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Death of a Ballerina -Part 15-

Last night I updated part 14, so today you get an extra installment. For more installments see the novel index. All posts and pages on this blog are the exclusive property of Citystreams; Copyright 2006-2008; All rights reserved.

Clary left the Armitage room with tear streaks on her face and a dripping nose. She held a wadded up tissue in her left hand. As a medical school student, she had been trained to deliver bad news to a patient. None of her lessons had dealt with trauma of this nature, however. She felt overwhelmed.

Greg had asked her to call as soon as Honey could answer questions about the case. She checked the clock above the nurses’ station before calling her brother. She grinned through her tears, maliciously hoping that she would wake him up.

“Good morning!” Greg’s cheerful answer assured Clary that he’d been awake long before her call. Her brother had always been a morning person.

“Yeah. Hey, Greg. I just broke the bad news to Honey Armitage.” Clary shifted her weight and looked down at her Mary Jane Crocs. She swiped at her nose. “She said that she’ll be ready to answer your questions in a couple of hours. She needs to call her mother and her sister first.”

Greg agreed to meet her at 8am in the Armitage room. As Clary clicked her cell phone closed, she calculated the time difference for another phone call. She ached to hear Elizabeth’s voice, even if it was a voicemail message. Her best friend had gotten a placement in a very competitive residency program, and Clary felt enormous pride in all that she had achieved, but the placement had been on the other side of the country. Three time zones, and roughly twenty two hours of driving, stood between them.

She stared at the closed cell phone for a minute, and wavered. In the end she decided to wait. She would certainly catch her friend post-call with only one hour of sleep in a foggy state of stupor. Or worse, she would be loopy from taking an Ambien, and she would never remember the phone call. Clary decided to wait until lunch time. Her heart felt heavy as she dropped the phone back into the pocket of her white coat. Another tear rolled down her cheek, but this one was not for her patient’s loss. She grieved for her own loneliness.

Straightening, Clary folded her arms and squared her shoulders. Rounds would take place at 7:30, so she needed to check in on her remaining patients. She brushed the tears off of her face and marched around the corner where she ran into and bounced off of another white coated individual.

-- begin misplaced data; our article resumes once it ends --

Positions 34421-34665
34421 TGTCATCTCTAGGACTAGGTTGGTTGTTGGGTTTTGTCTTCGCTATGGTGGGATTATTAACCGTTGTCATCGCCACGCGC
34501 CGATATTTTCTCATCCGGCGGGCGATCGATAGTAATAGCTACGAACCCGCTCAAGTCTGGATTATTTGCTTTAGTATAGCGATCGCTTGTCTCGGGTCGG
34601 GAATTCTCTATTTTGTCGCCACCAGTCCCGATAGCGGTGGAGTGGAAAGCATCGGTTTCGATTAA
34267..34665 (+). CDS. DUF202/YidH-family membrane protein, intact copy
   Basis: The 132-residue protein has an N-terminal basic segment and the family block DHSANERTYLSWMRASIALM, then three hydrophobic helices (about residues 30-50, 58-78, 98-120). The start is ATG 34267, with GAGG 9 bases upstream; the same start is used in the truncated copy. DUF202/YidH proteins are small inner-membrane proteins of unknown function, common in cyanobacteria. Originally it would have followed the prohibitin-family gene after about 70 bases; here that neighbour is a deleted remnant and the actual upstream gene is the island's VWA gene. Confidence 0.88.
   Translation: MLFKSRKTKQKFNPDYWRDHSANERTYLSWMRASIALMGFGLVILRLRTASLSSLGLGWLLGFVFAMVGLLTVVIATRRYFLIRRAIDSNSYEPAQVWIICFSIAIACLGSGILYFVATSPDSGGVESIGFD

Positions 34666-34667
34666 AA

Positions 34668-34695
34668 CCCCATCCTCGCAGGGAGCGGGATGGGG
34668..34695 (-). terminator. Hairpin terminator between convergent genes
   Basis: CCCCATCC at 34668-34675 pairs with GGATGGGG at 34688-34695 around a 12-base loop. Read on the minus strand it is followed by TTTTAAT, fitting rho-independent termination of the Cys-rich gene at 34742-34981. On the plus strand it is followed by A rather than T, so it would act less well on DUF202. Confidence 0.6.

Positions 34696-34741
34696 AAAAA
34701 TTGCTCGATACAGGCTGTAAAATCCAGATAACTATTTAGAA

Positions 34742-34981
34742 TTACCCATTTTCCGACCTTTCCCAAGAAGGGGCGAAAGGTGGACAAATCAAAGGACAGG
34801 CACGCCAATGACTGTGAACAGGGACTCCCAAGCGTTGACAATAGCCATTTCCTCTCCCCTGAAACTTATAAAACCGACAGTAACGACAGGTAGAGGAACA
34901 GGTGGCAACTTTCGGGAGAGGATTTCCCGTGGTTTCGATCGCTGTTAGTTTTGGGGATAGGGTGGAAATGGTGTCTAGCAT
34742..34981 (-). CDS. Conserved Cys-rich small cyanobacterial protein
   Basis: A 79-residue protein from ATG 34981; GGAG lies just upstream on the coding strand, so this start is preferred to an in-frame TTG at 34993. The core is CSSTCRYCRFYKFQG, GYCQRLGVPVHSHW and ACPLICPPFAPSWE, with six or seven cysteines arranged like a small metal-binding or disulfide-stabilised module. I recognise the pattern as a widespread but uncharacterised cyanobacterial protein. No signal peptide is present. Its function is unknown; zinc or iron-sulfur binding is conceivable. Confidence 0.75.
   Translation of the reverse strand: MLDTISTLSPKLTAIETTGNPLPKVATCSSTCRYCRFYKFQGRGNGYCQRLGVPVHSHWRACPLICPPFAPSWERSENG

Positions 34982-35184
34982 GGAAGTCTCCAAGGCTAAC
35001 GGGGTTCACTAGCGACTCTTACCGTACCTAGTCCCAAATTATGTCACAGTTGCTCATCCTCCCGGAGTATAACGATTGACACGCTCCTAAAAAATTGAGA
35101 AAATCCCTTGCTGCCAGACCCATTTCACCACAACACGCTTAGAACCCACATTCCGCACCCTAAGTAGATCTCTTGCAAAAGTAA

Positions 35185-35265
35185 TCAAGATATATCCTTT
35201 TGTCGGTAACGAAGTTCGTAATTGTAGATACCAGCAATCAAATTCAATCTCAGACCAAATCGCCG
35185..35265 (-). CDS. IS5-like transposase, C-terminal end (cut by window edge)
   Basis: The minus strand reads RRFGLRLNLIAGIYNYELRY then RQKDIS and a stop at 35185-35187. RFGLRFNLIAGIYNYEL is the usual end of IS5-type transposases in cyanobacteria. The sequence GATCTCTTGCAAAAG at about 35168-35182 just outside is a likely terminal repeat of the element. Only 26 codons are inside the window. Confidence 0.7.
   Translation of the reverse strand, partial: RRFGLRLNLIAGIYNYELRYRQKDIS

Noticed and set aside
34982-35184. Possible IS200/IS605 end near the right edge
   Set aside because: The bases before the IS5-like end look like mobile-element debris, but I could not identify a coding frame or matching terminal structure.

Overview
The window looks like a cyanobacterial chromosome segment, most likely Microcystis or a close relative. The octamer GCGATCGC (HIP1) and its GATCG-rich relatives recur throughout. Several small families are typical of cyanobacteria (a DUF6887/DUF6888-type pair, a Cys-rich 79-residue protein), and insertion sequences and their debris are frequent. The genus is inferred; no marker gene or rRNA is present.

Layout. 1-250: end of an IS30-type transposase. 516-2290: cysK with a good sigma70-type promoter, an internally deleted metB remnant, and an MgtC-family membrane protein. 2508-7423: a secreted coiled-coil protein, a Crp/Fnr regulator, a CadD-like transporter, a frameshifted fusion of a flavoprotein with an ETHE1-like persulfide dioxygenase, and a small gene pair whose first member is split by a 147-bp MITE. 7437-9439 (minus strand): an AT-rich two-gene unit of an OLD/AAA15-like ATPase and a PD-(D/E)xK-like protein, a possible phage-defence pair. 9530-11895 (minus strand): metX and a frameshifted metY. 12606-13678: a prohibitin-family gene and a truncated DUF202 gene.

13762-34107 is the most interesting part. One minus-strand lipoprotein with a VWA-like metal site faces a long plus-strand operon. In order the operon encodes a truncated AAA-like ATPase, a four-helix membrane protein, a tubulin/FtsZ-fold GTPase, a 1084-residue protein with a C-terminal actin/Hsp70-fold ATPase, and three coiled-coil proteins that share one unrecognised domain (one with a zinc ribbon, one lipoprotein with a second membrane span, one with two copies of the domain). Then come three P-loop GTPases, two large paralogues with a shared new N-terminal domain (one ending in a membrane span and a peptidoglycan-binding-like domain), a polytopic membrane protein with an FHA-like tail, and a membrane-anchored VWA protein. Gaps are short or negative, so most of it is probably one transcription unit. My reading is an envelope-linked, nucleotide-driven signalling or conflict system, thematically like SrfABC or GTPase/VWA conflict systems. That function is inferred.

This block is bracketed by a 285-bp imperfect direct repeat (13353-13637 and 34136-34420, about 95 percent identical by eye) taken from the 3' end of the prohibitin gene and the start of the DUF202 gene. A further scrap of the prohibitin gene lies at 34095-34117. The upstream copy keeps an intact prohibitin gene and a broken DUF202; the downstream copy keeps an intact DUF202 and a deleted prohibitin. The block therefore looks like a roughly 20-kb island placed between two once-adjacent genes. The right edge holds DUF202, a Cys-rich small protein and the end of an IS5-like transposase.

She grabbed frantically in the air, but ended up seated in the hall with an aching bottom. Above her loomed a man in his late twenties with a long face and spiky brown hair. His eyes were wide behind a pair of thin red glasses. “I am so so so sorry,” he stammered.

She smiled up at him and watched as relief flooded his face. Chuckling, she reached up and he supplied a hand to assist her.

“My fault.” Clary tossed her hair over her shoulders as she stood up. “I wasn’t paying attention. Totally absorbed by the lives of my patients. As usual.”

“Aren’t we all?” He grinned at her and Clary felt the color rising in her cheeks. He was actually quite handsome, and she suddenly felt nervous.

“My name is Will Jackson. I’m a third year IM resident and I was cutting through OB for a geriatric consult.” He paused as he realized that Clary was studying his white coat intently. “What are you looking at?”

“Oh.” Clary blushed. “I was just noticing that your name tag doesn’t say Will. It says A.W. Is Will short for William?”

His cheeks turned rosy. “Er, no.” He looked down at his watch intently. “Will is short for Wilkes.”

“Wilkes Jackson?” Clary’s eyebrows furrowed.

The man sighed and his head dropped. “It’s actually Ashley Wilkes Jackson.” He paused for a second. “My mom went through a big Gone With the Wind phase.”

Clary’s eyes danced and she beamed as she stuck out her right hand. “It is a pleasure to meet you, Will.” Her voice caught, and she almost broke out in laughter, but she held it in miraculously. “My name is Clary. Which is short for Claire Marie Anderson.”

He took her hand and rolled his eyes. “The pleasure is all mine. But I’m going to have to run if I’m going to make it back to the floor in time for rounds. My attending can be a hard-a….” Will looked at the ceiling for the right word to substitute, “act to follow.”

Clary laughed and felt herself relax. “Then you’d better run. See ya around!”

Will took off and Clary moved quickly to¬† her next patient’s room. Her steps seemed lighter and she felt a smile bubbling up from the inside. Somehow she felt sure that she would be seeing Will again.